cop pulling driver over

If you watch the news, you know that the police can make mistakes when they arrest people. In some cases, the things they do may violate a person’s constitutional rights.

If you have been arrested for DWI in North Carolina, you face harsh punishments if you are convicted and the long-term consequences of having a permanent criminal record. You need to raise all your defenses to fight the charges. A violation of your constitutional rights could result in the charges being dismissed or reduced to a less serious offense, even if you are guilty.

Common Ways the Police Violate Constitutional Rights in DWI Cases

When you are stopped or arrested by the police, you have constitutional protections under the U.S. Constitution's Fourth, Fifth, and Sixth Amendments. If the police fail to follow proper procedures and rules—which is unfortunately common—they could violate your rights. Here are the most common violations that you may be able to use in your defense.

Improper Stop

One of the most common challenges to a DWI arrest is that the police did not have reasonable suspicion to stop a vehicle. The Fourth Amendment protects against unreasonable searches and seizures and requires reasonable suspicion to justify the stop. 

In North Carolina, the police must have more than a hunch that a driver has violated a law to pull them over—officers must have a reasonable suspicion that a crime has been committed. Reasonable suspicion is a standard based on the officer’s experience and training and the circumstances and facts of the driver’s stop. Examples of a driver’s actions that would constitute reasonable suspicion include:

  • Violating a traffic law, such as speeding
  • Driving a vehicle with no tags or a safety issue, such as a broken taillight
  • Engaging in behavior that a reasonable person would believe the driver was intoxicated, such as driving too slowly, weaving between lanes, or failing to stay in their lane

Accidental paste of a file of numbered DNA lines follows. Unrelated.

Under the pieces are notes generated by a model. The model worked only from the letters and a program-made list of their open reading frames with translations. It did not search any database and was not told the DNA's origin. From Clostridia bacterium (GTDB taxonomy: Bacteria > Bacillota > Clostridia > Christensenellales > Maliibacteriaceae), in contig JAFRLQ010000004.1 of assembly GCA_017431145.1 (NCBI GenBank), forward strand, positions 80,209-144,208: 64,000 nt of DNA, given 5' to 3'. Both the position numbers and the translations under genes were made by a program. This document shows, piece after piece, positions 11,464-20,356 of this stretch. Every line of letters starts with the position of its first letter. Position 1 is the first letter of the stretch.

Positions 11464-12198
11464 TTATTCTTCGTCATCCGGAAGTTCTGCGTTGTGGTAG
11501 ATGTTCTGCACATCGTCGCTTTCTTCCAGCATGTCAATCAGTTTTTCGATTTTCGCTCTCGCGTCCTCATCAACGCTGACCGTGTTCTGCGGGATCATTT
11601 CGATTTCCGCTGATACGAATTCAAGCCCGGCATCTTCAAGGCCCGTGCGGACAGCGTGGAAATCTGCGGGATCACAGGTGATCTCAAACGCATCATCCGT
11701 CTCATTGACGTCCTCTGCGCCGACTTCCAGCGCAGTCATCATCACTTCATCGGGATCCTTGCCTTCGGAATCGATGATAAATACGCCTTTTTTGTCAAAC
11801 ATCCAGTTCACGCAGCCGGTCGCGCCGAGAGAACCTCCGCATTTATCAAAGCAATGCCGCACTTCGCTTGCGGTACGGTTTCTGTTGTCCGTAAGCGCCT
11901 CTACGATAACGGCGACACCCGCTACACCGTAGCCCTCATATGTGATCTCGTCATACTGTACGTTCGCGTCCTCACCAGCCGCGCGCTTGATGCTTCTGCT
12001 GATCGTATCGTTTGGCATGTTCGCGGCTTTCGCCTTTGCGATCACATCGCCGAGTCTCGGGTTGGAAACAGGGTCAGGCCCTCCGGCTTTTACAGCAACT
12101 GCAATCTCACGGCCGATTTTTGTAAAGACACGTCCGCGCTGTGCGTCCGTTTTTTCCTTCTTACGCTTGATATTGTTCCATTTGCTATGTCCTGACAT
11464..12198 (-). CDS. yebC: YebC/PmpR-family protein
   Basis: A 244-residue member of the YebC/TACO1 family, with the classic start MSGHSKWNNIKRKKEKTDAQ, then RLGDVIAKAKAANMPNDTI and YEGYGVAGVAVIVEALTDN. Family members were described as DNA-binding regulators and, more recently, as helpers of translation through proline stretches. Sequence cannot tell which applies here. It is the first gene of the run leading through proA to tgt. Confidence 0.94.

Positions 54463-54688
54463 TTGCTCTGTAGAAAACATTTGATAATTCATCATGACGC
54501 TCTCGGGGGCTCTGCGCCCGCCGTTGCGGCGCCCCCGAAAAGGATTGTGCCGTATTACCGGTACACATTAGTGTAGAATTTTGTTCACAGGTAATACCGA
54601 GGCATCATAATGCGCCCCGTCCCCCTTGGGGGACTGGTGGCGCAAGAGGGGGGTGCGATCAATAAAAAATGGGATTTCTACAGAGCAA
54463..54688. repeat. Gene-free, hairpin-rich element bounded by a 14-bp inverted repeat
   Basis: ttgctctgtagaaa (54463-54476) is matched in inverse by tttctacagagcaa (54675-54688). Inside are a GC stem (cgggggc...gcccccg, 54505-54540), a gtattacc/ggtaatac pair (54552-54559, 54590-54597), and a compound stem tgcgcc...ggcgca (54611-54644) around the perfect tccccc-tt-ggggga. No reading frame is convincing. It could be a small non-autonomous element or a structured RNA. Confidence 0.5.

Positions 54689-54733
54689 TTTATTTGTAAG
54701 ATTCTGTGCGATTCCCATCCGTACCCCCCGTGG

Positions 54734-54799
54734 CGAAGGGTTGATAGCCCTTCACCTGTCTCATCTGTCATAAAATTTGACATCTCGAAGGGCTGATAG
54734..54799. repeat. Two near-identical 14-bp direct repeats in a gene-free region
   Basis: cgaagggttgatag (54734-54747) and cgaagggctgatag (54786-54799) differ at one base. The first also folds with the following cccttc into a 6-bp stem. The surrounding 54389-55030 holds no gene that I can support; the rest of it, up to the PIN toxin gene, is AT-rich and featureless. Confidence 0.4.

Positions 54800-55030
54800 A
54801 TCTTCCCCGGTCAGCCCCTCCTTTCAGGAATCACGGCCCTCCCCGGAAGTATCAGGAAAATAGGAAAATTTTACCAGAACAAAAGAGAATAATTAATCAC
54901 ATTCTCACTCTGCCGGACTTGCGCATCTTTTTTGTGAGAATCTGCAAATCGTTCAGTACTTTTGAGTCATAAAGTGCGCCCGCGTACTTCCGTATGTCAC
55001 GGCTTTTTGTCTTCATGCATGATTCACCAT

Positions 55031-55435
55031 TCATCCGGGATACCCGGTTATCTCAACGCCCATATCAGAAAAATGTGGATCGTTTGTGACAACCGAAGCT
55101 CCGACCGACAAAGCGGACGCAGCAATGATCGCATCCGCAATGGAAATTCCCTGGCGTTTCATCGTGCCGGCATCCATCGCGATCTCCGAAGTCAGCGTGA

You may be able to challenge your arrest if you can prove that the officer did not have probable cause to stop you. You would need to establish that you were not violating any law and were not demonstrating any driving behaviors that would lead a reasonable person to conclude that you were drunk. 

Improper Seizure and Arrest

Another common challenge is that the police conducted an unreasonable search or seizure that violated your rights under the Fourth Amendment. In DWI cases, the police would not need a warrant to perform a search, but they must have probable cause to justify the search. 

Probable cause is a higher standard of proof than reasonable suspicion. The police must have sufficient information so that a reasonable person would believe that a crime was (or will be) committed and that the individual who was stopped committed the crime. The police would need proof to establish probable cause, such as smelling alcohol on your breath, observing you slurring your words, or getting you to admit guilt.

The police must also have probable cause to arrest you for DWI. An officer’s hunch that you are intoxicated is not sufficient; they must have factual evidence to support the cause and be able to tell you what their probable cause is to arrest you.

Violation of Your Right to Confront Witnesses

Under the Sixth Amendment, you have the right to confront the police accusing you of committing a crime and anyone else who has evidence against you. You have the right to cross-examine the officer that arrested you and any other witnesses for the prosecution, such as the individual who conducted your breath or blood test. A violation of your Sixth Amendment rights could be grounds to challenge the prosecutor’s case against you.

Failure to Advise of Your Miranda Rights

Once you are taken into custody, the police must inform you of your Fifth Amendment right not to make incriminating statements against yourself. They must notify you of your Miranda rights, including telling you of your right to remain silent and that any statements you make can and will be used against you. They must also tell you that you have a right to be represented by an attorney when the police question you and that a lawyer will be appointed to represent you if you cannot afford to hire one.

What Happens If the Police Violate Your Constitutional Rights?

Violation of your constitutional rights gives you grounds to file a motion to suppress evidence taken illegally, dismiss incriminating statements you made—or dismiss the charges altogether. If a vital piece of evidence is thrown out, the case against you could be so weak that the prosecutor voluntarily drops the charges or the judge dismisses the case.

Have You Been Arrested for a DWI in Charlotte, NC?

If you are facing DWI charges, you need to speak with an experienced criminal defense attorney as soon as possible. Please contact us online or call our Charlotte office directly at 980.207.3355 to schedule your free consultation.

C. Todd Browning
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Charlotte Criminal Defense and DWI Lawyer
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